Please log in to watch this conference skillscast.
Reinforcement learning (RL) is a powerful machine learning paradigm that has been successfully applied to a wide class of problems, from steering helicopters to predicting stock prices. During this talk you will find out what RL is all about and how to implement it in Scala. Chris will introduce RL, providing use cases and intuition about what kind of problems it can solve. He'll also share some of its core concepts, including Markov Decision Processes, policies and action values, prediction and control, exploitation vs exploration and bootstrapping.
Next you'll implement some of these concepts in Scala, starting from scratch and working step by step towards an implementation of 'Q-learning' – a popular RL technique for learning policies. You'll structure your code using type classes to separate the generic Q-learning framework from the specifics of any particular problem we want to model.
You will also learn how to train an agent using your Q-learning implementation, and finally Chris will demonstrate the result of the training: the computer successfully playing a simple game.
YOU MAY ALSO LIKE:
- Writing an SBT Plugin (SkillsCast recorded in February 2019)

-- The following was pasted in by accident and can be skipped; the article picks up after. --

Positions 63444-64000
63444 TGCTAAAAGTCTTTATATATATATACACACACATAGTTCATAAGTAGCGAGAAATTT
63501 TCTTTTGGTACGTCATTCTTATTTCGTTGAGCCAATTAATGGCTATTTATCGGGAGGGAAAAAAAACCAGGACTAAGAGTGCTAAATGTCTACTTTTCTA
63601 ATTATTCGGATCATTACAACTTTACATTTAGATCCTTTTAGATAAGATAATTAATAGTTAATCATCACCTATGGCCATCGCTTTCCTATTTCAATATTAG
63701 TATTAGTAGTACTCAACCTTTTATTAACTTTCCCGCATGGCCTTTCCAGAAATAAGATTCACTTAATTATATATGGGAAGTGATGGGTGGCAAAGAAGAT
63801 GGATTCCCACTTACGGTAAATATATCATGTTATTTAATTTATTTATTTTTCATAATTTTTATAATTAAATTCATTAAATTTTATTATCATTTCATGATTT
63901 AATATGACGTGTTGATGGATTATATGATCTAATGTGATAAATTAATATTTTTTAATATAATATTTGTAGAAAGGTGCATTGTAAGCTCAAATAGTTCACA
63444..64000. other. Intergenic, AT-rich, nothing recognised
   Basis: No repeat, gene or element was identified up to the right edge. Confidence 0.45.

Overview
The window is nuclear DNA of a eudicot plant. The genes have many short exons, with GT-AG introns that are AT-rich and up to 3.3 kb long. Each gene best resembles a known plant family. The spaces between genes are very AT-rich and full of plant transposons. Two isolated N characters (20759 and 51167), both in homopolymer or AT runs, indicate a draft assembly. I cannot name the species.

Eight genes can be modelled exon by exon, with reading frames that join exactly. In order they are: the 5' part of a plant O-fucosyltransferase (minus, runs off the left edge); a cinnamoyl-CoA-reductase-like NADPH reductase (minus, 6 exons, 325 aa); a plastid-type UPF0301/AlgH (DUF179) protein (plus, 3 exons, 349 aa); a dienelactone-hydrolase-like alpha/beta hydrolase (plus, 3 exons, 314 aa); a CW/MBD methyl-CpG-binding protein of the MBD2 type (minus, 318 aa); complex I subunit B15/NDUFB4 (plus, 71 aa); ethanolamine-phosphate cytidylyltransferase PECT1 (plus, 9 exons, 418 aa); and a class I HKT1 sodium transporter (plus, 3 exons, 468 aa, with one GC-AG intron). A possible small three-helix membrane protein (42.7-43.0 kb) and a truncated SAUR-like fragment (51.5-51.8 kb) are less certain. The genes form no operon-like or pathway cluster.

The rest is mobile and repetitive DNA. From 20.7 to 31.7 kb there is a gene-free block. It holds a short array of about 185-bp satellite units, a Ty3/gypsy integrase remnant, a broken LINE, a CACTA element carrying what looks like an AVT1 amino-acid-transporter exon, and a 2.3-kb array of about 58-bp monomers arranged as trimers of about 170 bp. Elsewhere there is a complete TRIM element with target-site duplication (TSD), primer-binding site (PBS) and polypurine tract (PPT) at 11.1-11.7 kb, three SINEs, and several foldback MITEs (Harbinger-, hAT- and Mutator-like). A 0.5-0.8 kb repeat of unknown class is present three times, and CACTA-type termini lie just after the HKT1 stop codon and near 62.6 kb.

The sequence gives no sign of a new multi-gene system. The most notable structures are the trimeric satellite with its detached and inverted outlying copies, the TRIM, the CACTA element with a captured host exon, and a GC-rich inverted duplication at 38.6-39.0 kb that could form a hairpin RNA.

- Lightbend Scala Language - Professional (in London on 9th - 10th September 2019)
- Lightbend Scala Language - Expert (in London on 11th - 13th September 2019)
- Scala eXchange London 2019 (in London on 12th - 13th December 2019)
- London TensorFlow.js (in London on 20th June 2019)
- Keynote by Dick Wall on Why API Design Matters, and Why Yours Sucks! (and mine sucks too!) (in London on 24th June 2019)
- Knowledge Transfer in Reinforcement Learning (SkillsCast recorded in May 2019)
- Feudal Multi-Agent Hierarchies for Cooperative Reinforcement Learning (SkillsCast recorded in May 2019)
Reinforcement Learning in Scala
Chris is a principal software developer at OVO Energy, where he looks after authentication and personal data as a member of the Identity team. He is the author of the ScalaCache library. He has been using Scala for work and play since 2010.